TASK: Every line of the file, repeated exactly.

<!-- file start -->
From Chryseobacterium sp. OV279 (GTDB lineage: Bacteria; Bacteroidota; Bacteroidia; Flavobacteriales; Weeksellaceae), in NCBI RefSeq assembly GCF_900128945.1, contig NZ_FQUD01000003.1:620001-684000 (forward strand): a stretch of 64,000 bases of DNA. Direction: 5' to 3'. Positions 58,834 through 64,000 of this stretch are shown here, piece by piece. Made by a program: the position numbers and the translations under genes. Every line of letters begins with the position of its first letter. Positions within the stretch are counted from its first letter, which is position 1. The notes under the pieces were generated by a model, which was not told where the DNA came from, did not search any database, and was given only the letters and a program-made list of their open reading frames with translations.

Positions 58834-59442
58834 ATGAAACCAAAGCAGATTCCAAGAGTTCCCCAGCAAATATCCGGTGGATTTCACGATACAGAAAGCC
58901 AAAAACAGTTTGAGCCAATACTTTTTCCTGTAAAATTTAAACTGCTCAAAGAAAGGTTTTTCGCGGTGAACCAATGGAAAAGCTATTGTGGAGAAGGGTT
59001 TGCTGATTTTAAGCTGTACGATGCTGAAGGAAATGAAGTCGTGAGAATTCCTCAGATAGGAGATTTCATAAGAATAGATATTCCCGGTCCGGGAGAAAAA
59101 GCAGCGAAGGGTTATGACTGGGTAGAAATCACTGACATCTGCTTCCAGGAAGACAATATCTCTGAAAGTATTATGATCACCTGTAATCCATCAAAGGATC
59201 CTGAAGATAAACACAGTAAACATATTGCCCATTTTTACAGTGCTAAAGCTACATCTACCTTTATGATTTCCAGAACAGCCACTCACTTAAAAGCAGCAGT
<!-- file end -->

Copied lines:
From Chryseobacterium sp. OV279 (GTDB lineage: Bacteria; Bacteroidota; Bacteroidia; Flavobacteriales; Weeksellaceae), in NCBI RefSeq assembly GCF_900128945.1, contig NZ_FQUD01000003.1:620001-684000 (forward strand): a stretch of 64,000 bases of DNA. Direction: 5' to 3'. Positions 58,834 through 64,000 of this stretch are shown here, piece by piece. Made by a program: the position numbers and the translations under genes. Every line of letters begins with the position of its first letter. Positions within the stretch are counted from its first letter, which is position 1. The notes under the pieces were generated by a model, which was not told where the DNA came from, did not search any database, and was given only the letters and a program-made list of their open reading frames with translations.

Positions 58834-59442
58834 ATGAAACCAAAGCAGATTCCAAGAGTTCCCCAGCAAATATCCGGTGGATTTCACGATACAGAAAGCC
58901 AAAAACAGTTTGAGCCAATACTTTTTCCTGTAAAATTTAAACTGCTCAAAGAAAGGTTTTTCGCGGTGAACCAATGGAAAAGCTATTGTGGAGAAGGGTT
59001 TGCTGATTTTAAGCTGTACGATGCTGAAGGAAATGAAGTCGTGAGAATTCCTCAGATAGGAGATTTCATAAGAATAGATATTCCCGGTCCGGGAGAAAAA
59101 GCAGCGAAGGGTTATGACTGGGTAGAAATCACTGACATCTGCTTCCAGGAAGACAATATCTCTGAAAGTATTATGATCACCTGTAATCCATCAAAGGATC
59201 CTGAAGATAAACACAGTAAACATATTGCCCATTTTTACAGTGCTAAAGCTACATCTACCTTTATGATTTCCAGAACAGCCACTCACTTAAAAGCAGCAGT